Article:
Samsung's latest VR moonshot literally takes a shot at the moon
It's no giant leap for mankind, but an antigravity rig does help you make giant leaps for mere earthlings.
Joan E. SolsmanFormer Senior Reporter
Joan E. Solsman was CNET's senior media reporter, covering the intersection of entertainment and technology. She's reported from locations spanning from Disneyland to Serbian refugee camps, and she previously wrote for Dow Jones Newswires and The Wall Street Journal. She bikes to get almost everywhere and has been doored only once.
ExpertiseStreaming video, film, television and music; virtual, augmented and mixed reality; deep fakes and synthetic media; content moderation and misinformation onlineCredentials
Three Folio Eddie award wins: 2018 science & technology writing (Cartoon bunnies are hacking your brain), 2021 analysis (Deepfakes' election threat isn't what you'd think) and 2022 culture article (Apple's CODA Takes You Into an Inner World of Sign)
If you've ever wondered what it's like on the moon,
is trying to bring it virtually down to Earth.
In New York on Thursday, Samsung opened an elaborate virtual-reality experience called A Moon for All Mankind. With a specialized rig harnessed to your body, you can jump into the air with the moonwalking bounce of Neil Armstrong. And with a
headset and a Galaxy S9 Plus phone in the place of a visor on your space helmet,
creates a lunar landscape around you.
"You're still in New York City, but it takes you to some other place," said Mike Massimino, a former NASA astronaut who helped Samsung ensure the experience was authentic. "That was what it was like going to space as well."
Watch this: Samsung's latest VR lets you take giant leaps on the moon
Virtual reality is one of technology's buzziest trends, attracting giant investments by heavyweights like Samsung, Google and Facebook. Despite the hype, widespread adoption of VR has been elusive. That has companies like Samsung pulling out the stops to show off VR's possibilities with extravagant experiences like A Moon for All Mankind. The ultimate goal is that one of these experiences, whether it's a whiz-bang, appointment-only simulation of walking on the moon or just a VR short anyone can access, will become the gotta-see-it trend that lures consumers into the unfamiliar technology.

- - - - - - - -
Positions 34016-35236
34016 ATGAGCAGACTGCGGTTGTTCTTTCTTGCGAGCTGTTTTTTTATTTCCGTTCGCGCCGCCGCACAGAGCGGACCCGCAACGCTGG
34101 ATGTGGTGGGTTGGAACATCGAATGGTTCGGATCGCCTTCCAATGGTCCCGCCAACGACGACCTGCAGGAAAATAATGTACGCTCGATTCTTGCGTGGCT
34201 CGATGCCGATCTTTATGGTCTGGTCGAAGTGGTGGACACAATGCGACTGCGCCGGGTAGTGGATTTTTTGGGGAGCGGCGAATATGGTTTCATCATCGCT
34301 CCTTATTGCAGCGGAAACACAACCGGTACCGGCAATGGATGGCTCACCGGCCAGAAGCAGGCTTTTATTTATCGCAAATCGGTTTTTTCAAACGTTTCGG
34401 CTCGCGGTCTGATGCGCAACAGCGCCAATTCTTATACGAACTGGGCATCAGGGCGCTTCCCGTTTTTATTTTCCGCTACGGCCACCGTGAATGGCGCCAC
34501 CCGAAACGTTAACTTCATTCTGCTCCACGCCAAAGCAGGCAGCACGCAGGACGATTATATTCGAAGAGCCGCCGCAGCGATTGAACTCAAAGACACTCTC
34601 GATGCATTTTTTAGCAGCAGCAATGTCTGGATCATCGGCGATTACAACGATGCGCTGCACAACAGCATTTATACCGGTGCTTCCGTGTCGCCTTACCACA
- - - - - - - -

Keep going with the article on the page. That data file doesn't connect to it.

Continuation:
Samsung's Gear VR doesn't normally have the ability to track my movements. For A Moon for All Mankind, Samsung soups up its Gear VR with sensors attached to my hands and elbows, so my arms move in the experience whenever I move them in real life.
But the biggest difference about this experience from normal VR is the antigravity rig. With the kind of body harness that allows actors to fly across a stage, the rig amplifies your Earth-bound jumps into lunar leaps.
Versions of A Moon for All Mankind were available in February at the Olympic Village of Pyeongchang, South Korea, and at the
Mobile World Congress
conference in Barcelona, but this is the first time the broader public is getting access to it. For the next year, this experience is available in New York at the company's Samsung 837 event and demo space. Anyone can schedule a "mission" by appointment online at www.837gearvr.com.
Samsung plans to make more installments of space experiences like this through the 50th anniversary of the first moon walk next July.
Culture: Your hub for everything from film and television to music, comics, toys and sports.